Spooks 5: Megan, written by Xavier Dorison and Fabian Nury, artwork and colours by Christian Rossi, Cinebook, £7.99/$13.95
♦ In the United States, at the beginning of the 20th century, a secret society, the Century Club , infiltrates the highest circles of power.
To counter their threat, President William McKinley creates the SPOOKS (Specialists in the Odd and the Occult – though frankly that’s pushing the limits of an acronym) team to investigate, free from legal oversight. Richard Clayton, sponsor and commander of the SPOOKS, employs team leader Morton Chapel, English adventurer with a troubled past, to recruit an appropriate team in the style of Mission Impossible or The Dirty Dozen.
SPOOKS is an English translation of the Dargaud series W.E.S.T. (Weird Enforcement Special Team). Which frankly has a better acronym. The motley bunch of adventurers include Indian exorcist Angel Salvaje, sniper and bounty hunter Joey Bishop, enforcer Bart Rumble, and psychiatrist Kathlyn Lennox, daughter of Senator Lennox.
The theme is reminiscent of the game Red Dead Redemption, as it essentially the old West at its juncture with the modern world. SPOOKS combines real facts and historical figures with investigations into the supernatural. The stories are organised into two-part episodes, each ring bearing the date of the current year from 1901. The current volume Megan, therefore, is the start of a two-part story, which will be resolved in its partner volume Seth. After a difficult mission in Cuba, Morton Chapel has accepted Kathryn Lennox’s help in treating his daughter, Megan, who has been catatonic since she witnessed her father shoot her demented mother Madeleine. Chapel is convinced it was possession, not insanity, which the rationalist Kathryn finds difficult to accept. Meanwhile, Madeleine’s father, a mogul in the mining industry, plots revenge on Chapel.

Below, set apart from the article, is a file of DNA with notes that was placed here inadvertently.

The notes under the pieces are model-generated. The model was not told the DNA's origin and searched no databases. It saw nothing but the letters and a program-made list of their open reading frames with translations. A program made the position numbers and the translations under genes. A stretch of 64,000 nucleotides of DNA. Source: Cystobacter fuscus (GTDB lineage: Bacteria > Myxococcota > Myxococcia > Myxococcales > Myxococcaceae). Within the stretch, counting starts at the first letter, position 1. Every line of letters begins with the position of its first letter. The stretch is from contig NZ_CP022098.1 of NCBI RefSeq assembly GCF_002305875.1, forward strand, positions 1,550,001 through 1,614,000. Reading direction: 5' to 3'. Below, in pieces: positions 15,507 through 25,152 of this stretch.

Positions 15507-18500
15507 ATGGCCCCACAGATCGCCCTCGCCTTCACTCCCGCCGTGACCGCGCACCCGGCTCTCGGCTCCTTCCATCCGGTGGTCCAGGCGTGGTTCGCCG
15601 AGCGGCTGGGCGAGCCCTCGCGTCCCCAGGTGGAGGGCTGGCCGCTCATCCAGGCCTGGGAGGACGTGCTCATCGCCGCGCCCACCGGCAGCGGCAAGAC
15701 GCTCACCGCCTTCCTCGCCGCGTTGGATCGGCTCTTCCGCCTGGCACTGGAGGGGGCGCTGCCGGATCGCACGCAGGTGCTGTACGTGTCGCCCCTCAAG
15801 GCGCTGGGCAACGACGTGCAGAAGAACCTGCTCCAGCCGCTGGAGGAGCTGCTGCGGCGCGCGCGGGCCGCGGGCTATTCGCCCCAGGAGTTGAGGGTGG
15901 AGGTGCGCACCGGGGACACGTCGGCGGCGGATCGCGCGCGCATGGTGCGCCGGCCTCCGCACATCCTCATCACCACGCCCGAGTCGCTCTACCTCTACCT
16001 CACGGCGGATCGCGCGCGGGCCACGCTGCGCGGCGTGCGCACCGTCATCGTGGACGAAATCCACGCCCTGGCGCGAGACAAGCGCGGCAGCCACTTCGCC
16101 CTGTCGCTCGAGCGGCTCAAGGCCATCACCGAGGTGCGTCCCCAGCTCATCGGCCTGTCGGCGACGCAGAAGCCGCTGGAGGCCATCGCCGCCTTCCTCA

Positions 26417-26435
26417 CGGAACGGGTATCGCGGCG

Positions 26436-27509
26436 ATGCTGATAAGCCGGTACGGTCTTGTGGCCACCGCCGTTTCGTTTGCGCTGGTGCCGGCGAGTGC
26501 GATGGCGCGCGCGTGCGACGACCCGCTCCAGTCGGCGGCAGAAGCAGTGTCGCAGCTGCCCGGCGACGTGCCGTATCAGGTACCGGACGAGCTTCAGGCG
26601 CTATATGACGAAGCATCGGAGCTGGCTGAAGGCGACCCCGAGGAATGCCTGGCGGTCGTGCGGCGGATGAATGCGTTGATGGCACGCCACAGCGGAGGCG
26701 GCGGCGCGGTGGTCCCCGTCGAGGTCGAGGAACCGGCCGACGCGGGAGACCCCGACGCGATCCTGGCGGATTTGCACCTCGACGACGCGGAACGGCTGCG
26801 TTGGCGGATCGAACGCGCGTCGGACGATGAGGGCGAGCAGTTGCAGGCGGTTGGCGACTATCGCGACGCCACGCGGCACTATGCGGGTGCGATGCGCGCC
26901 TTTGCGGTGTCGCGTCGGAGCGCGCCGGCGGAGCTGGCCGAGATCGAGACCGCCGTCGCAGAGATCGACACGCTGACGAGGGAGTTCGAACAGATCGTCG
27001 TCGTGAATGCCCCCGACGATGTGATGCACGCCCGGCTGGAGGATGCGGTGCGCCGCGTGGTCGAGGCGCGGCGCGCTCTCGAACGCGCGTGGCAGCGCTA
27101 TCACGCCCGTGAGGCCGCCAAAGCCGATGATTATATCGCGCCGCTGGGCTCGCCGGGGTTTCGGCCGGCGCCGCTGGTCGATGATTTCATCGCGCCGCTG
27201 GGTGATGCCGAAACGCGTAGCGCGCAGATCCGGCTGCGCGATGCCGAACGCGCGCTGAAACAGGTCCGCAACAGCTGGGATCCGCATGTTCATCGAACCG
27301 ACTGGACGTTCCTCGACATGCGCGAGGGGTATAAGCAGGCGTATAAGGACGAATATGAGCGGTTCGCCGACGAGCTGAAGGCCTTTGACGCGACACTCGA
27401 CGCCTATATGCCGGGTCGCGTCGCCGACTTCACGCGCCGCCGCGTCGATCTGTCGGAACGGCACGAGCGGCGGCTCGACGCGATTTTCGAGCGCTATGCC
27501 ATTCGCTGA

For Jonah Hex fans, especially the ones that enjoyed the time travel sequence where Hex travelled to future Gotham to track a serial killer in the company of Amadeus Arkham, SPOOKS will be like a beautiful dream. Not only is the story possessed of a bizarre and twisted plot that will appeal to horror/old West aficionados, but the art by Christian Rossi is some of the best art I’ve seen in comics for quite some time. Rossi combines the storytelling skills of artists such as Alex Toth and Dan Spiegle, with a painterly quality reminiscent of Jon J Muth. And the man can spot blacks too! The opening sequence alone shows what can be done with mixed media and top-flight storytelling. This book is a little more expensive than some Cinebook productions because there are a full 56 pages of story. For the overall weirdness of the mise en scène, the complexities of the plot, and the absolutely gorgeous artwork I’d easily recommend this to anyone who would like to involve themselves in European storytelling at its finest. If you like Hellboy and similar work, please give this a try – you won’t be disappointed.